April 30, 2012
For more than six decades, the U.S. and its pre-eminent economy have played the dominant role in global finance. Yet at the International Monetary Fund’s recently concluded annual meeting, the U.S. did not contribute to the new $430 billion “firewall” fund to backstop European banks, should the sovereign-debt crisis take a turn for the worse. Meanwhile, the U.S. is heading for a “fiscal cliff” next January that could throw the global economy into turmoil.
Are we witnessing a long-anticipated U.S. retreat from global leadership?
While Treasury Secretary Timothy Geithner said the U.S. is already doing plenty to help Europe by leaving the Federal Reserve Bank’s Euro-dollar swaps window open (to be repaid in full with an equal amount of dollars no matter what the exchange rate), the reality is that the Obama administration refused to participate because it knew it could never convince Congress to go along with a special infusion of cash for the IMF.
Simon Johnson, a former chief economist at the IMF and now a professor of global economics and management at the Massachusetts Institute of Technology, says the IMF situation is only one of the leadership defaults he sees flowing from the increasingly dysfunctional U.S. political system. He and co-author James Kwak’a latest book, “White House Burning,” warns that the U.S.’s failure to deal with its out-of-balance fiscal policy will further undermine the U.S.’s global leadership role by reducing jobs, lowering living standards, increasing inequality and forcing drastic reductions in government services.
In his interview with The Fiscal Times, Johnson, who writes regularly for the New York Times’ Economix blog and his own Baseline Scenario, gave some surprising answers to how the U.S. should deal with these twin crises, one home and one abroad:
The Fiscal Times (TFT): Should the U.S. have participated in the new IMF “firewall” fund?
Simon Johnson (SJ): No. I think the IMF has enough firepower for what you want it to do, which is protect more vulnerable, smaller countries. The Europeans are capable of sorting out their own problems and giving them more of a firewall will only encourage them to postpone sorting out their own issues. I did support IMF lending to Greece because Europeans were completely asleep at the wheel. But at this point, I would not do more bailouts for Europeans. They are perfectly capable of doing it. They are rich people. They have hard currency – the Euro, used by many people as a reserve currency. They don’t need a loan from the IMF.
TFT: Yet you’ve written that American taxpayers are on the hook anyway. How?
SJ: We are the largest single shareholder in the IMF. We have 17 percent ownership stake. We’re the only individual country that has a veto over all IMF decisions. . . .If the IMF takes a hit, the first people to take a hit are the shareholders, not the people who lent to the IMF. It’s like a bank that way. Traditionally it was not a leveraged institution. But they have not seen fit to increase the shareholders’ funds to make a difference. Instead, they’ve borrowed. But any time you leverage, you create a potential liability for shareholders.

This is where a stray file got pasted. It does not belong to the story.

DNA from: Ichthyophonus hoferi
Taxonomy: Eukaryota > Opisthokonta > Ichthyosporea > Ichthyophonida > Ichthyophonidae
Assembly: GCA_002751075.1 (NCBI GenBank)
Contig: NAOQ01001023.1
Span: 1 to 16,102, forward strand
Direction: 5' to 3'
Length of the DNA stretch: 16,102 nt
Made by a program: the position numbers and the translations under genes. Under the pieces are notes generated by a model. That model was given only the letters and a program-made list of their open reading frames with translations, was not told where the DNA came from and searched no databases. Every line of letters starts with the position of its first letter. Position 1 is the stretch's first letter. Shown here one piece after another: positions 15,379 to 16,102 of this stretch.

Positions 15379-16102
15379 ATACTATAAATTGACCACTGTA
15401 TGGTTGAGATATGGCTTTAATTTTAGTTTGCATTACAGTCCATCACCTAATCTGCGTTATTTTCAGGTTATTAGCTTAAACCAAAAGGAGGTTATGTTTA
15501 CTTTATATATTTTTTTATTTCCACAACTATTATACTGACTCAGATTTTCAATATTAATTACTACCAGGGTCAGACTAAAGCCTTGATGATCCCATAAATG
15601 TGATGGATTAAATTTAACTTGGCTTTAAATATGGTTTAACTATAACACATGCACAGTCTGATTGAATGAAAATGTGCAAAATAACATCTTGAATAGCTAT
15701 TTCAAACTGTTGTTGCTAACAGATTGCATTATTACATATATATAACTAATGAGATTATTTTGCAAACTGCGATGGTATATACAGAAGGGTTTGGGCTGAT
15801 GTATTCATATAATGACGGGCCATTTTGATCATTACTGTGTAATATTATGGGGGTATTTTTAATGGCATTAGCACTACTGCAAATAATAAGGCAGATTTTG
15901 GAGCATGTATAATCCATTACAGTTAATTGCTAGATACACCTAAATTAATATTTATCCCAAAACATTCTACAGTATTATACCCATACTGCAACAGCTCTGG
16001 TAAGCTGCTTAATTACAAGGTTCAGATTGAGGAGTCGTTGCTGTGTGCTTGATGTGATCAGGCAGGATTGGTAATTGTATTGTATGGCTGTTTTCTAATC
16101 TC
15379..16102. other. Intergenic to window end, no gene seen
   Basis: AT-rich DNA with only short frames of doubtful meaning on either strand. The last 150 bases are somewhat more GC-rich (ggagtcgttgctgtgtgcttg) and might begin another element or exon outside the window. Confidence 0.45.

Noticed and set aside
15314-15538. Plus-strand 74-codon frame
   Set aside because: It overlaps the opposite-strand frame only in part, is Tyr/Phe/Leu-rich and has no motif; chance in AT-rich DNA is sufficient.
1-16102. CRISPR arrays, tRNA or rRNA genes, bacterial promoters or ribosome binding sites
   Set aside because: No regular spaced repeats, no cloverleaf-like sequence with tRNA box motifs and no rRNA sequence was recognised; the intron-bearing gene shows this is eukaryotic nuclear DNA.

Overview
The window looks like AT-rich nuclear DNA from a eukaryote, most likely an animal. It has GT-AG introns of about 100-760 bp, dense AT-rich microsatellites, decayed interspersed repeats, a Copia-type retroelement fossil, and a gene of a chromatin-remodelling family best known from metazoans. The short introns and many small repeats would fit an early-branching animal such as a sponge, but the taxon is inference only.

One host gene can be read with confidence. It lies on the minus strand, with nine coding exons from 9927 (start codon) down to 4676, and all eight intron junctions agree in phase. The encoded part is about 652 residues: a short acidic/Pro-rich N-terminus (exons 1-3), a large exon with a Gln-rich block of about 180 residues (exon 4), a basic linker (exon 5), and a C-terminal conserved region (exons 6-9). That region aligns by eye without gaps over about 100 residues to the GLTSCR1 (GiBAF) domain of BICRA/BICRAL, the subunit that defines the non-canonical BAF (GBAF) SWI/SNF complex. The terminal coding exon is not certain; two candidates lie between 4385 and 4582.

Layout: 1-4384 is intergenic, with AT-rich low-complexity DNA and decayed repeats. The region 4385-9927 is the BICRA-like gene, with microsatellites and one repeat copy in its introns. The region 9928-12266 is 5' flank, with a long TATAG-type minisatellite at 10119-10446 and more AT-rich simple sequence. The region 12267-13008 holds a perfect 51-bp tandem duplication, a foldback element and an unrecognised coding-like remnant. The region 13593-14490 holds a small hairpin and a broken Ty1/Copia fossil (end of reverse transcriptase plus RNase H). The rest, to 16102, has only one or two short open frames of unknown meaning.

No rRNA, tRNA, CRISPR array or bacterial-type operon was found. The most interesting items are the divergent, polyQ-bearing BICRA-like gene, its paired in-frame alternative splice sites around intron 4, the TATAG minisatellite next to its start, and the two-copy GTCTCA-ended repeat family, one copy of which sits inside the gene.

That leads to the bigger issue. What is the contingent liability? The IMF is not backed by the full faith and credit of the U.S. Treasury. But the US has a lot to lose. The $430 billion was a set of loans. If you increase the IMF’s exposure to some part of Europe that goes wrong, the shareholders have some liability. It’s not huge. But it should be subject to Congressional scrutiny and should be scored by the Congressional Budget Office.
TFT: Let’s turn to the U.S. budget crisis. What will happen to the economy if Congress does nothing and the U.S. walks over the “fiscal cliff” next January by letting all the Bush-era tax cuts expire, including the ones on the middle class, and allows the sequestration cuts to go into effect?
SJ: I don’t think it will be as traumatic as people claim. I think a lot of the hysteria around the fiscal cliff is coming from people who want to keep taxes low. Would it have some contractionary effect? Yes, but not as much as people are claiming. But if you’re worried about it, you should rescind all the Bush tax cuts and replace it with some kind of temporary payroll tax cut linked to employment relative to population. As employment rises to pre-crisis levels, that tax cut should fade away.
TFT: So you’re in favor of a substantial tax increase?
SJ: That’s the point of our book. We need a substantial increase in revenue to meet our obligations over the next several decades because we cut the revenue base too much at the beginning of the 2000s. There was the view that there was a surplus that could be spent. The Baby Boom then was at its peak earning years. We should have been bringing down our debt to pay for their retirement. But we went the other way. Ideally you could phase in that tax increase over a decade. But it’s impossible to get the Republicans to agree on any tax increase. You can’t do a nuanced package with them. So you have to have a confrontational approach.
TFT: On the broader issue of tax reform, you argue in your new book for phasing out or reducing tax subsidies like deductions for home mortgage interest and state and local taxes. Should this be tied to lower rates or be a pure revenue raiser to lower the deficit?
SJ: A lot of what passes for tax reform right now in Washington is actually tax cutting or revenue cutting. On the corporate side, you could do a deal where you broadened the base and reduced rates. It could be revenue neutral because there’s not that much revenue there. But on the individual side, we think top rates need to be put back to where they were before the Bush tax cuts and eliminate or phase out the deductions. But you should rebate about half of it to low income people or people you want to compensate for their losing in those phase-outs.